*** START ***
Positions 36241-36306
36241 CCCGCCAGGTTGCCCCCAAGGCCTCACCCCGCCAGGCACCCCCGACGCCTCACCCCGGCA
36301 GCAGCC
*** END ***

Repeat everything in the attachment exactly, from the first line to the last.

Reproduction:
Positions 36241-36306
36241 CCCGCCAGGTTGCCCCCAAGGCCTCACCCCGCCAGGCACCCCCGACGCCTCACCCCGGCA
36301 GCAGCC